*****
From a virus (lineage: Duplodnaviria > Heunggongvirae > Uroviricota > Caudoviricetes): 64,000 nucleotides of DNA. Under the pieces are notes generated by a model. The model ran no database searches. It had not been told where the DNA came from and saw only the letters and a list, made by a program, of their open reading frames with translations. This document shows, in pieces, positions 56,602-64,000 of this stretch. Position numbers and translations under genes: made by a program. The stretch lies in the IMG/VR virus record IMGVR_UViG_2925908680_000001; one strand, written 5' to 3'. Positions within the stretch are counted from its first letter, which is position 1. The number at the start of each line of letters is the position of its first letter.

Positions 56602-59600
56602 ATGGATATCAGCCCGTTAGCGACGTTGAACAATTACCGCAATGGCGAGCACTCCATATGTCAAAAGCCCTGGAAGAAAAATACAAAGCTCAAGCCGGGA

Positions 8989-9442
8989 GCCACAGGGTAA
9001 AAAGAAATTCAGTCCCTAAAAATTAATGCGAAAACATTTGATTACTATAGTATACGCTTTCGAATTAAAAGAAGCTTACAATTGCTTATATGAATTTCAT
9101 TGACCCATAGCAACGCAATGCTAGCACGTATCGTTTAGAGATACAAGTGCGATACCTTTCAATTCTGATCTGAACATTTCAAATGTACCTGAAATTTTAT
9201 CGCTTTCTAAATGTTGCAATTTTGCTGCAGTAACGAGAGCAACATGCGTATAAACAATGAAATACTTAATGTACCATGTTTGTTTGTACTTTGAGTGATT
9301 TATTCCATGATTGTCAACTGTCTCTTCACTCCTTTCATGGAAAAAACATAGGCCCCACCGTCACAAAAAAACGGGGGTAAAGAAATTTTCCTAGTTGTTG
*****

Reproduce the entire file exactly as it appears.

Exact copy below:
From a virus (lineage: Duplodnaviria > Heunggongvirae > Uroviricota > Caudoviricetes): 64,000 nucleotides of DNA. Under the pieces are notes generated by a model. The model ran no database searches. It had not been told where the DNA came from and saw only the letters and a list, made by a program, of their open reading frames with translations. This document shows, in pieces, positions 56,602-64,000 of this stretch. Position numbers and translations under genes: made by a program. The stretch lies in the IMG/VR virus record IMGVR_UViG_2925908680_000001; one strand, written 5' to 3'. Positions within the stretch are counted from its first letter, which is position 1. The number at the start of each line of letters is the position of its first letter.

Positions 56602-59600
56602 ATGGATATCAGCCCGTTAGCGACGTTGAACAATTACCGCAATGGCGAGCACTCCATATGTCAAAAGCCCTGGAAGAAAAATACAAAGCTCAAGCCGGGA

Positions 8989-9442
8989 GCCACAGGGTAA
9001 AAAGAAATTCAGTCCCTAAAAATTAATGCGAAAACATTTGATTACTATAGTATACGCTTTCGAATTAAAAGAAGCTTACAATTGCTTATATGAATTTCAT
9101 TGACCCATAGCAACGCAATGCTAGCACGTATCGTTTAGAGATACAAGTGCGATACCTTTCAATTCTGATCTGAACATTTCAAATGTACCTGAAATTTTAT
9201 CGCTTTCTAAATGTTGCAATTTTGCTGCAGTAACGAGAGCAACATGCGTATAAACAATGAAATACTTAATGTACCATGTTTGTTTGTACTTTGAGTGATT
9301 TATTCCATGATTGTCAACTGTCTCTTCACTCCTTTCATGGAAAAAACATAGGCCCCACCGTCACAAAAAAACGGGGGTAAAGAAATTTTCCTAGTTGTTG